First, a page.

The dam might be breaking when it comes to the press reporting on the fact of Jordan Cofer, brother of the Dayton shooter.

Last week I noted that Splinter News broke the story that the Dayton shooter’s sibling in fact was a trans man who reportedly was out only to friends, and not to family. Days after that story, only New York Post and BuzzFeed News had adjusted their coverage.

Since then, Huffington Post has joined that very, very short list, and just yesterday Teen Vogue commemorated Cofer in a story which advanced one thing that had been nagging at me.

“Jordan hated being misgendered,” Margaret tells Teen Vogue. “[His old name] made him feel dysphoric. It made him feel bad [about] himself. I don’t think he’d prefer to be called ‘Jordan’ on the news; I know he would.”

I’d been wondering about this on Twitter. What are the ethical issues on reporting on a trans person’s identity when they weren’t publicly out? Teen Vogue perhaps settles this now, by quoting a friend on Cofer’s own feelings on the matter.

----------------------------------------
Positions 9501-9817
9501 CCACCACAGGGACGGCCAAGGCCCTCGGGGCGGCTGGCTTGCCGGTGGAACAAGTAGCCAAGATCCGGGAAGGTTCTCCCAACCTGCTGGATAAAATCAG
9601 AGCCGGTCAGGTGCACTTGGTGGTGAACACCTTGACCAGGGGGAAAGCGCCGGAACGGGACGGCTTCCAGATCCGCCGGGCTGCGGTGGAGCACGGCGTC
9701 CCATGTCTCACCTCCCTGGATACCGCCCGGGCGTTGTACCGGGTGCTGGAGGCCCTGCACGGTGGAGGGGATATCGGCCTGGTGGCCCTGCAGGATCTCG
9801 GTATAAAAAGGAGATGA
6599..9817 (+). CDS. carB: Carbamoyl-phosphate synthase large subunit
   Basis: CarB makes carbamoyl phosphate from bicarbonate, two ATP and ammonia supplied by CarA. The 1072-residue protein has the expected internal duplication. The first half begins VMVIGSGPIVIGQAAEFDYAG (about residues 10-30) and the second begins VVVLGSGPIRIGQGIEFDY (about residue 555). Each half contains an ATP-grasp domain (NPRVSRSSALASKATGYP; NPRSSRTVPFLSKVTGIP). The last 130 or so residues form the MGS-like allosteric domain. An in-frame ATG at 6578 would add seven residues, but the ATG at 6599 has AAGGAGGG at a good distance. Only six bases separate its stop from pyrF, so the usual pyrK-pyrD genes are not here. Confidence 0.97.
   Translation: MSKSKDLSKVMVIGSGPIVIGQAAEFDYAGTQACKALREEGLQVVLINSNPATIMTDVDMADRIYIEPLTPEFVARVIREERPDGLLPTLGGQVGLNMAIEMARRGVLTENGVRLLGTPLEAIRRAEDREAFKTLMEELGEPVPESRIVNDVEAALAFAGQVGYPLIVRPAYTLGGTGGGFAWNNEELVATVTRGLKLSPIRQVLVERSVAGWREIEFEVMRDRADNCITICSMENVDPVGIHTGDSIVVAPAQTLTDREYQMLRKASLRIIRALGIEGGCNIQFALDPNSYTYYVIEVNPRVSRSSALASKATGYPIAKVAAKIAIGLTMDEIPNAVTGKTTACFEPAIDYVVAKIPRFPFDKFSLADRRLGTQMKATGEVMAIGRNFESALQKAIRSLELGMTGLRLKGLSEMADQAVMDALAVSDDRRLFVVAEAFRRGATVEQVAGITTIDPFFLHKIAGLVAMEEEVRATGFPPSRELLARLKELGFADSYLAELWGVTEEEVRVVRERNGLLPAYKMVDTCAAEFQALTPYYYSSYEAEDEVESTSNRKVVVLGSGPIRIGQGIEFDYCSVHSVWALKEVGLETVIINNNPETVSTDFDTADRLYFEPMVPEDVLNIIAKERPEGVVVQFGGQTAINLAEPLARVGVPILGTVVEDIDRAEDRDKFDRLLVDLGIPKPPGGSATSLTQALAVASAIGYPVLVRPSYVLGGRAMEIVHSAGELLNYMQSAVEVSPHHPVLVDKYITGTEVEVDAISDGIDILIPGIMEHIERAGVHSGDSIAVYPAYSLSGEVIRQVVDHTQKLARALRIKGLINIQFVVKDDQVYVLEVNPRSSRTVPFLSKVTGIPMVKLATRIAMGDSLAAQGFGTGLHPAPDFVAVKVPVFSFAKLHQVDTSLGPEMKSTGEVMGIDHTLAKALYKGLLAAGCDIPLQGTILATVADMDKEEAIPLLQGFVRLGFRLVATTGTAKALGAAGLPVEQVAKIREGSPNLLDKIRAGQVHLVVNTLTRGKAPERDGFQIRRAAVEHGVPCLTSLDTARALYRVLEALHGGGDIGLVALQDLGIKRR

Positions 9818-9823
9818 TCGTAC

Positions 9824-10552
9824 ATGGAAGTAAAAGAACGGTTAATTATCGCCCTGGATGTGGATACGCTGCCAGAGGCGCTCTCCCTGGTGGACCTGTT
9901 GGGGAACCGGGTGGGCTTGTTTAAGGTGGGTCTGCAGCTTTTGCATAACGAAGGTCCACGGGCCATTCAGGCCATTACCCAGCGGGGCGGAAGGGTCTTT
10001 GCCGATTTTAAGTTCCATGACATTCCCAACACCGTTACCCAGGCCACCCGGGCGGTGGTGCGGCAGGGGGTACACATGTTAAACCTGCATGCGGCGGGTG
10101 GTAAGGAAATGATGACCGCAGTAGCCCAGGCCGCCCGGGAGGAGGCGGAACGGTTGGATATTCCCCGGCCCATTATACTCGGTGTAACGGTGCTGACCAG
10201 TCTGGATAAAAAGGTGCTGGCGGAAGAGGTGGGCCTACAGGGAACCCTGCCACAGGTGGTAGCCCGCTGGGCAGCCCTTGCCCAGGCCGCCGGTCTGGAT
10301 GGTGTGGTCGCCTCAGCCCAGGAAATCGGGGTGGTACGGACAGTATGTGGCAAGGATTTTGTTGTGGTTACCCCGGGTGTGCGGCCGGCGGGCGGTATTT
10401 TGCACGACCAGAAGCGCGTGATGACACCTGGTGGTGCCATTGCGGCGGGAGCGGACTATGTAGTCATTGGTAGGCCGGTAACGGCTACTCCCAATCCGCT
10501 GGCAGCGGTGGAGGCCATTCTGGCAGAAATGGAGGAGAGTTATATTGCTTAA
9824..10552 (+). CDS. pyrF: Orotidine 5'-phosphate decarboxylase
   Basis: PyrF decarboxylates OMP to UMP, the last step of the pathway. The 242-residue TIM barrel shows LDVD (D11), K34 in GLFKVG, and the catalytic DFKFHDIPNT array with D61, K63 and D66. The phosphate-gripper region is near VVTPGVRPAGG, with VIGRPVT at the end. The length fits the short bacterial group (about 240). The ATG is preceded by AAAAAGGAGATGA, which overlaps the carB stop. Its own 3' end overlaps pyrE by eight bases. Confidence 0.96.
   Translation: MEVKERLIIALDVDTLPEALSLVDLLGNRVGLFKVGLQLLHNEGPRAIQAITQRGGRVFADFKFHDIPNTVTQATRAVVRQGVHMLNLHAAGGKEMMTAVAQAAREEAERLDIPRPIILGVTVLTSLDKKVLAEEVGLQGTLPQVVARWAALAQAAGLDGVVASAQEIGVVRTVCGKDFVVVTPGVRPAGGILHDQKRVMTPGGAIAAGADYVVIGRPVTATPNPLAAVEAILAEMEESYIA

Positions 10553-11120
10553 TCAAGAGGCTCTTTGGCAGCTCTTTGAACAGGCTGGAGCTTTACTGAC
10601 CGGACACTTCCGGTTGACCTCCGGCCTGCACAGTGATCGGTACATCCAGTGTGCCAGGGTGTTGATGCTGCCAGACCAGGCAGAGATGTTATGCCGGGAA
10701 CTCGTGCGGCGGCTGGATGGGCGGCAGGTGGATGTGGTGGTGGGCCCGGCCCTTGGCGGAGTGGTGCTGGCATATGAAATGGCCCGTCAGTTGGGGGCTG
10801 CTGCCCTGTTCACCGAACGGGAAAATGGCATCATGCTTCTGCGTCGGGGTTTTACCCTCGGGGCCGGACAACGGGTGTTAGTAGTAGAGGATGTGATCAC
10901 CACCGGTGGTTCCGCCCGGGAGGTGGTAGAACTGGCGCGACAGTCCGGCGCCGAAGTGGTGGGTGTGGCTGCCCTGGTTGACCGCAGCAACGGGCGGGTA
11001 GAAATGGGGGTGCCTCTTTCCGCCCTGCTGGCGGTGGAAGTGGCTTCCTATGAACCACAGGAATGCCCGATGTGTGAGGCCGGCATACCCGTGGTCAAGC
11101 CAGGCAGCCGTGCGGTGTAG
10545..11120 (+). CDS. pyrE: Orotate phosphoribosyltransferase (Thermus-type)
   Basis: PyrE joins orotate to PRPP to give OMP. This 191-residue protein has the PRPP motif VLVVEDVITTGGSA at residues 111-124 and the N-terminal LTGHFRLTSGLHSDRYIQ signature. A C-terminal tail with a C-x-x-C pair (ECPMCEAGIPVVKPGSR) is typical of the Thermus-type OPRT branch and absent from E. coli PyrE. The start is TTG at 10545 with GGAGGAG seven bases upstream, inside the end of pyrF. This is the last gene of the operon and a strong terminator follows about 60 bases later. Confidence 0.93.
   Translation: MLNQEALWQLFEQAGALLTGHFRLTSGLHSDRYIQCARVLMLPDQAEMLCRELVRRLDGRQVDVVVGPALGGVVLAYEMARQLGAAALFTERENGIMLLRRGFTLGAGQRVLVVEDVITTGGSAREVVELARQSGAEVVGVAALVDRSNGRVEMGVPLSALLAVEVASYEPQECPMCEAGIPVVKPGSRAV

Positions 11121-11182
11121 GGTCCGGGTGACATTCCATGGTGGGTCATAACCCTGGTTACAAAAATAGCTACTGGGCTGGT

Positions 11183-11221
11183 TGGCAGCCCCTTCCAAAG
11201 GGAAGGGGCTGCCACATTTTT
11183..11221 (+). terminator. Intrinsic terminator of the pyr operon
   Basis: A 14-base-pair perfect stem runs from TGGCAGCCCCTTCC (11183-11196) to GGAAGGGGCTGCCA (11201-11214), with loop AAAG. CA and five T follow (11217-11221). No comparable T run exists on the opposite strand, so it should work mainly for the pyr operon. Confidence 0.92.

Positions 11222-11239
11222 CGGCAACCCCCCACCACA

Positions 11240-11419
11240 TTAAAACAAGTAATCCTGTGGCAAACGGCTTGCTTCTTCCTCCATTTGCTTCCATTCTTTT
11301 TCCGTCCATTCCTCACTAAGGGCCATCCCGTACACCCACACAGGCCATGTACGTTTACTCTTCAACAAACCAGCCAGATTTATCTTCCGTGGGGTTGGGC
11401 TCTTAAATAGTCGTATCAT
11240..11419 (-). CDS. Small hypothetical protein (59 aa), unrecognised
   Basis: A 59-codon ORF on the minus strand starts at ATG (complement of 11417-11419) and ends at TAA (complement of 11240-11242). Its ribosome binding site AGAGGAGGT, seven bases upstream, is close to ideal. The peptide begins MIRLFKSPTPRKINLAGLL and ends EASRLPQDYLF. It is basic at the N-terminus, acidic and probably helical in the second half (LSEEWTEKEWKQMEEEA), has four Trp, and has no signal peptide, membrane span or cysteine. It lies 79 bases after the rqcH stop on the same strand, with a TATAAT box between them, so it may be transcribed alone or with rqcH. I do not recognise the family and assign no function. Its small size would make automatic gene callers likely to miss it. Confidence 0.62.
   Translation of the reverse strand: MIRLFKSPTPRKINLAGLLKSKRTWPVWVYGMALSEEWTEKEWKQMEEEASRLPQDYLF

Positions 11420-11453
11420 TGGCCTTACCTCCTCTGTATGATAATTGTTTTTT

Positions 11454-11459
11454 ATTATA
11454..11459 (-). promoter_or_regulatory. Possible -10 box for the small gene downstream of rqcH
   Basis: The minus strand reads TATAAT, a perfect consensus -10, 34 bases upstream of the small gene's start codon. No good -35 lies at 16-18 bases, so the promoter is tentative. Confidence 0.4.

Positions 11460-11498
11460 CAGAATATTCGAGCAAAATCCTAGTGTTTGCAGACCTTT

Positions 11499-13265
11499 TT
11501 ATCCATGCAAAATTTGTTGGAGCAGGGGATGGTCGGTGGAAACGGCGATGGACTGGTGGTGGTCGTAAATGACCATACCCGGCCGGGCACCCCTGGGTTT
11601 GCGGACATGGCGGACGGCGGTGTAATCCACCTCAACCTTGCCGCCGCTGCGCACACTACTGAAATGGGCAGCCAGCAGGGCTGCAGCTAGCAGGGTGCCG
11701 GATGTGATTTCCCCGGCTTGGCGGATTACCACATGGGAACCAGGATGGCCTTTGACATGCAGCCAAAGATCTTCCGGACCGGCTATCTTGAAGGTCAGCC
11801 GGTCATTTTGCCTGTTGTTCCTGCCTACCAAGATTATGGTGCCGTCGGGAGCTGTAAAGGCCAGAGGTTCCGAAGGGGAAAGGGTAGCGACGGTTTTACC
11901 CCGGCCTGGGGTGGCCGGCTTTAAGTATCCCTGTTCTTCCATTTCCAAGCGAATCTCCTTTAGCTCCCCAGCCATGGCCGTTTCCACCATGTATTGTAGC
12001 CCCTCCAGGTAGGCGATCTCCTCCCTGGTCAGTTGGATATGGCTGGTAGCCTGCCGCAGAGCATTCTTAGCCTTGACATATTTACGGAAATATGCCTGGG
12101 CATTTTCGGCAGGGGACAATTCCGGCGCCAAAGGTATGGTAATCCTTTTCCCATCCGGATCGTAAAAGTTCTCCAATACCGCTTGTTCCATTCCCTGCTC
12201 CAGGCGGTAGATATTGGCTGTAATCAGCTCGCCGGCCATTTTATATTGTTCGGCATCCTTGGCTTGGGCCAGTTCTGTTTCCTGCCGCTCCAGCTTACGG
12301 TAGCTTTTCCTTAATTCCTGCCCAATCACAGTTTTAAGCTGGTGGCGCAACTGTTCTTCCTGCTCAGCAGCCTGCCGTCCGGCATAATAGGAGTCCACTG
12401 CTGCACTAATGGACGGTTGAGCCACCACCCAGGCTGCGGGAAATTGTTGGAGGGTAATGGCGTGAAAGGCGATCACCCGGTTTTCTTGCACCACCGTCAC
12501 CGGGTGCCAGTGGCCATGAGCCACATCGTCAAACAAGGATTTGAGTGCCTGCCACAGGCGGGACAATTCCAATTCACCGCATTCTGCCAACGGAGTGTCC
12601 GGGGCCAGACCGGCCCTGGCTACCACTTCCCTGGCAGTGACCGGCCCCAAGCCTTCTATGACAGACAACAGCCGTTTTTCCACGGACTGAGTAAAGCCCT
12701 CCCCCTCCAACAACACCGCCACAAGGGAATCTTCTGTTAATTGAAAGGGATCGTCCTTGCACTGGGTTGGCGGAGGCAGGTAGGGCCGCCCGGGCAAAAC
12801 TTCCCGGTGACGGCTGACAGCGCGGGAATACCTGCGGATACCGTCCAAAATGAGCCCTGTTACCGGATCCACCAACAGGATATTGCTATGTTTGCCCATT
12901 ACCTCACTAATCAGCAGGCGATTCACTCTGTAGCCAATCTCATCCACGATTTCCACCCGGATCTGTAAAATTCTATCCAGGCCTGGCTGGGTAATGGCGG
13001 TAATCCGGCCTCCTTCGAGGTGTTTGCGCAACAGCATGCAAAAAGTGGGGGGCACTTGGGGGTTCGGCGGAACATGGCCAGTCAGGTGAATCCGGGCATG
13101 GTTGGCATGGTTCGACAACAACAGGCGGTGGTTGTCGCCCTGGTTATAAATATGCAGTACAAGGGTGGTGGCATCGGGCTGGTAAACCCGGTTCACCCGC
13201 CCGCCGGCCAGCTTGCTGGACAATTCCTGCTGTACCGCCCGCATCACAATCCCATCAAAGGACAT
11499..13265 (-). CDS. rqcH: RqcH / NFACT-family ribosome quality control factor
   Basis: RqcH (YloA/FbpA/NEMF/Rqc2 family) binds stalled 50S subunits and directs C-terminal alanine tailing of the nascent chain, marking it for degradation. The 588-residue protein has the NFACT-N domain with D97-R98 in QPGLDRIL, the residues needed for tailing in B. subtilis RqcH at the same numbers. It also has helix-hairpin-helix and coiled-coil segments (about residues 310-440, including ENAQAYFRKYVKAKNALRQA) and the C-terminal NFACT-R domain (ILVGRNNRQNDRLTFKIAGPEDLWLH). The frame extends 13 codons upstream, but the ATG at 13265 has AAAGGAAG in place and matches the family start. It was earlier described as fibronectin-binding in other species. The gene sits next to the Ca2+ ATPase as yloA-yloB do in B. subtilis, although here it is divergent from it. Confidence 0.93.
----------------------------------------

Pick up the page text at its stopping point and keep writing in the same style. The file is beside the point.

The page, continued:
Maybe that’s the thing that will spark a change in the way other outlets report on the Dayton shooting. To date, all major newspapers and (as near as I’ve been able to tell) the news networks continue to misname and misgender him. Now that we know how difficult that was for him, maybe the rest of the press will catch up to the facts.

Author: Bix

The unsupported use case of a mediocre, autistic midlife in St. Johns, Oregon —now with added global pandemic.